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  • Author: David C. Kang, Jiun Bang
  • Publication Date: 09-2012
  • Content Type: Journal Article
  • Journal: Comparative Connections
  • Institution: Center for Strategic and International Studies
  • Abstract: Diplomatic disputes between Korea and Japan over historical issues and territory flared yet again this summer, being by far the most serious row since the mid - 2000s. With both sides focused far more on proving the others' misdeeds than on finding some stable equilibrium, the disputes threatened to spill over and affect economic relations as well as distract leaders from focusing on a number of pressing domestic and foreign issues. We try to avoid overreactions in this forum, hence the title. Korea - Japan relations are nowhere near falling off a cliff, but without stabilizing relations, there are potential deleterious bilateral and regional effects that could result from the current disputes. There were three underlying themes that characterized and reinforced the general lack of rapport: first, the reverberations from these bilateral disputes onto third parties (US, China, and North Korea); second, the domestic sources of foreign policy (known as the “ second - image ” in international relations theory); and third , deliberate moves toward negative issue - linkage in stymieing diplomatic relations in the region.
  • Political Geography: United States, Japan, China, North Korea, Korea
  • Publication Date: 01-2011
  • Content Type: Journal Article
  • Journal: Comparative Connections
  • Institution: Center for Strategic and International Studies
  • Abstract: Regional Overview:………………………………………………………………………………1 More of the Same, Times Three by Ralph A. Cossa and Brad Glosserman, Pacific Forum CSIS Last quarter we noted that the US profile in Asia rising and China‟s image was falling, while questioning if North Korea was changing. This quarter has been marked by more of the same. President Obama made a high-profile trip to Asia, visiting India, Korea, Japan, and Indonesia. Meanwhile, Secretary of State Clinton give a major address in Honolulu (co-hosted by the Pacific Forum CSIS) on US Asia policy, before her sixth trip to Asia, making seven stops before ending up in Australia, where she linked up with Secretary of Defense Robert Gates for a 2+2 meeting with their Aussie counterparts. Gates also visited Hanoi in early October and stopped by Malaysia on his way home from Australia, while the USS George Washington paid a return visit to the Yellow Sea before participating in a joint US-Japan military exercise near Okinawa. Beijing appeared to back off its aggressive stance in the East China Sea and South China Sea and uttered hardly a peep in response to the US aircraft carrier operations off Korea‟s west coast. It did, however, continue to protect and essentially enable Pyongyang‟s bad behavior. Pyongyang once again offered an “unconditional” return to the Six-Party Talks while reinforcing the preconditions that stand in the way of actual denuclearization. 2010 proved to be a generally good year, economically, as most economies bounced back. It was not that good a year politically for Obama, although he did succeed in pressing the Senate in a lame duck session to vote on the New START Treaty with the Russians, which was ratified at quarter‟s end. US-Japan Relations:…..………………………………………………………………………..17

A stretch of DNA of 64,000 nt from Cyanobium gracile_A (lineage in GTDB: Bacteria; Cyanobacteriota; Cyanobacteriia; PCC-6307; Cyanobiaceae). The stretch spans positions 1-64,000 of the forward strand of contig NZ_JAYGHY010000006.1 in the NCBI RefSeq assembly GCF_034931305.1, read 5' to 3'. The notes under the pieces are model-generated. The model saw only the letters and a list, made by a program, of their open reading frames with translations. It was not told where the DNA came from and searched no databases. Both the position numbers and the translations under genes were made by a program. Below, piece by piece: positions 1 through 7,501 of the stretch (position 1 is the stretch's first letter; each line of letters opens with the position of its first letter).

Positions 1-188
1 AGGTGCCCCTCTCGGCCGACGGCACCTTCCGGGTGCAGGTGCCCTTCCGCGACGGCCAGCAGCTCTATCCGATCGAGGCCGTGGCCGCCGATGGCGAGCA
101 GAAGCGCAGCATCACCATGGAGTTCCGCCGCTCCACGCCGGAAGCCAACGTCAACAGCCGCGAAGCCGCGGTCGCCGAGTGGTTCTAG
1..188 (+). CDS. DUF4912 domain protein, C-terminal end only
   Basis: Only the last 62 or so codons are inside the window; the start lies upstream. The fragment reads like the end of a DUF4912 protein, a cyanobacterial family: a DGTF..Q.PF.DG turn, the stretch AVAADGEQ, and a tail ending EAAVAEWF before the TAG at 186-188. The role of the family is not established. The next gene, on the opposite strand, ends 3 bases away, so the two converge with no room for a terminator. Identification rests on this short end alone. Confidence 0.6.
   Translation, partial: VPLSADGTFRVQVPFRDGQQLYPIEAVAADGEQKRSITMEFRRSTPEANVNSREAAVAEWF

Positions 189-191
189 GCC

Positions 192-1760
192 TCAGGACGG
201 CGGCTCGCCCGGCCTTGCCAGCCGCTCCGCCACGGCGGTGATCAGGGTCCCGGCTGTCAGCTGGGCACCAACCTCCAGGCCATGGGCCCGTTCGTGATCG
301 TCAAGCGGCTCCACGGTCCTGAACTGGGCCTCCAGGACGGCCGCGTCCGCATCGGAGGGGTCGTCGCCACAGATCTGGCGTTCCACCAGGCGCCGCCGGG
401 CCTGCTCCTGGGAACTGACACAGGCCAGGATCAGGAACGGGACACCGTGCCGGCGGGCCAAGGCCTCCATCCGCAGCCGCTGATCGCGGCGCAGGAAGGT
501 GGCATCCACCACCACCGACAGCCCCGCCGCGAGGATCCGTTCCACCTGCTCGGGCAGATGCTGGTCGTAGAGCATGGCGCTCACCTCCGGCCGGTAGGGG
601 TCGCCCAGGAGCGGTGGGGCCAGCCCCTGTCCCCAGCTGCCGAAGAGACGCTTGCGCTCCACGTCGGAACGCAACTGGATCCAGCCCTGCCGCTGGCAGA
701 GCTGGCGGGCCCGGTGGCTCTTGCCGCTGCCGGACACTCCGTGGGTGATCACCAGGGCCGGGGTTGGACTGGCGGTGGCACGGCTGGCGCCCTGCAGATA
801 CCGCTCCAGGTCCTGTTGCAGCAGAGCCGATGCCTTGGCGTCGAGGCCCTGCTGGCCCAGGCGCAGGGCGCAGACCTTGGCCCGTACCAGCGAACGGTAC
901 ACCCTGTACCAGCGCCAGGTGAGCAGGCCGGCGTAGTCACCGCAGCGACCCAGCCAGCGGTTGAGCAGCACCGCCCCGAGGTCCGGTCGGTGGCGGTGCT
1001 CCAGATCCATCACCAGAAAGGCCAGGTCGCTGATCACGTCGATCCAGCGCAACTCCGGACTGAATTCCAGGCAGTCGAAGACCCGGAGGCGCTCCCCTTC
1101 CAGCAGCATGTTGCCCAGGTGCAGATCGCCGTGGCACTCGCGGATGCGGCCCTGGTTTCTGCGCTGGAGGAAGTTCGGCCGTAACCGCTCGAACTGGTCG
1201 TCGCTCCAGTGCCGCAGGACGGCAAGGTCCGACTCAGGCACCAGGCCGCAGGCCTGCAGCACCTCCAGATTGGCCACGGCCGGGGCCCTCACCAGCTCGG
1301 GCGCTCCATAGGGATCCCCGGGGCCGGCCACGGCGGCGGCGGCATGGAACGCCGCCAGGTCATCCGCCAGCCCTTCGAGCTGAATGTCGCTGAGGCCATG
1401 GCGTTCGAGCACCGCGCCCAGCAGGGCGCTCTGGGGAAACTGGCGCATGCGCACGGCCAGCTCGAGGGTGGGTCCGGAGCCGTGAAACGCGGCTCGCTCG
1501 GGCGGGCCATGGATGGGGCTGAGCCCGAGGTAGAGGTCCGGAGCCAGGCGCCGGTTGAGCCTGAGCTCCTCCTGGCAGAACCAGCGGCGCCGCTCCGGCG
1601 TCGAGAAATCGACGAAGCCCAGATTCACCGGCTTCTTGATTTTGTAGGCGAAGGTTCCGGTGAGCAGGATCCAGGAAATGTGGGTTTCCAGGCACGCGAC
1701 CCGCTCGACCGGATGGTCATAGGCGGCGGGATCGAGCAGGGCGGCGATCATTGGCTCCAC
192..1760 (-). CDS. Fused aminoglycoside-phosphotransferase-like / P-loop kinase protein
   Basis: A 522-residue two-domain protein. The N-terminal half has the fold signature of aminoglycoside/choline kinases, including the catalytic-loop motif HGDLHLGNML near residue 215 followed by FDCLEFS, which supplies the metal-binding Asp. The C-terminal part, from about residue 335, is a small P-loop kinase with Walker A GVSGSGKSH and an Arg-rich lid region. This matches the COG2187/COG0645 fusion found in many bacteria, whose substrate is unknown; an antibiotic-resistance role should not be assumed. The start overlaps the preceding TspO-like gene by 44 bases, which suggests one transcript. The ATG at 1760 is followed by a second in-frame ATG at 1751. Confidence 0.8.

• Political Geography: United States, Japan, China, India, Asia, North Korea, Korea
  • Author: Michael J. Green, Nicholas Szechenyi
  • Publication Date: 01-2011
  • Content Type: Journal Article
  • Journal: Comparative Connections
  • Institution: Center for Strategic and International Studies
  • Abstract: Prime Minister Kan Naoto opened the quarter with a speech promising a government that would deliver on domestic and foreign policy, but public opinion polls indicated he was failing on both fronts, damaging his own approval rating and that of the ruling Democratic Party of Japan (DPJ). The US and Japanese governments continued a pattern of coordination at senior levels and North Korea‟s bombardment of Yeonpyeong Island on Nov. 23 furthered trilateral diplomacy with South Korea and exchanges among the three militaries. President Obama met with Kan on the margins of the Asia-Pacific Economic Cooperation (APEC) Leader‟s Meeting in Yokohama to take stock of the relationship, though a once-anticipated joint declaration on the alliance did not materialize and the optics of the meeting appeared designed to lower expectations as the Futenma relocation issue remained unresolved. A bilateral public opinion survey on US-Japan relations released at the end of the quarter captured the current dynamic accurately with Futenma contributing to less sanguine views but convergence in threat perception and an appreciation for the role of the alliance in maintaining regional security as encouraging signs for the future.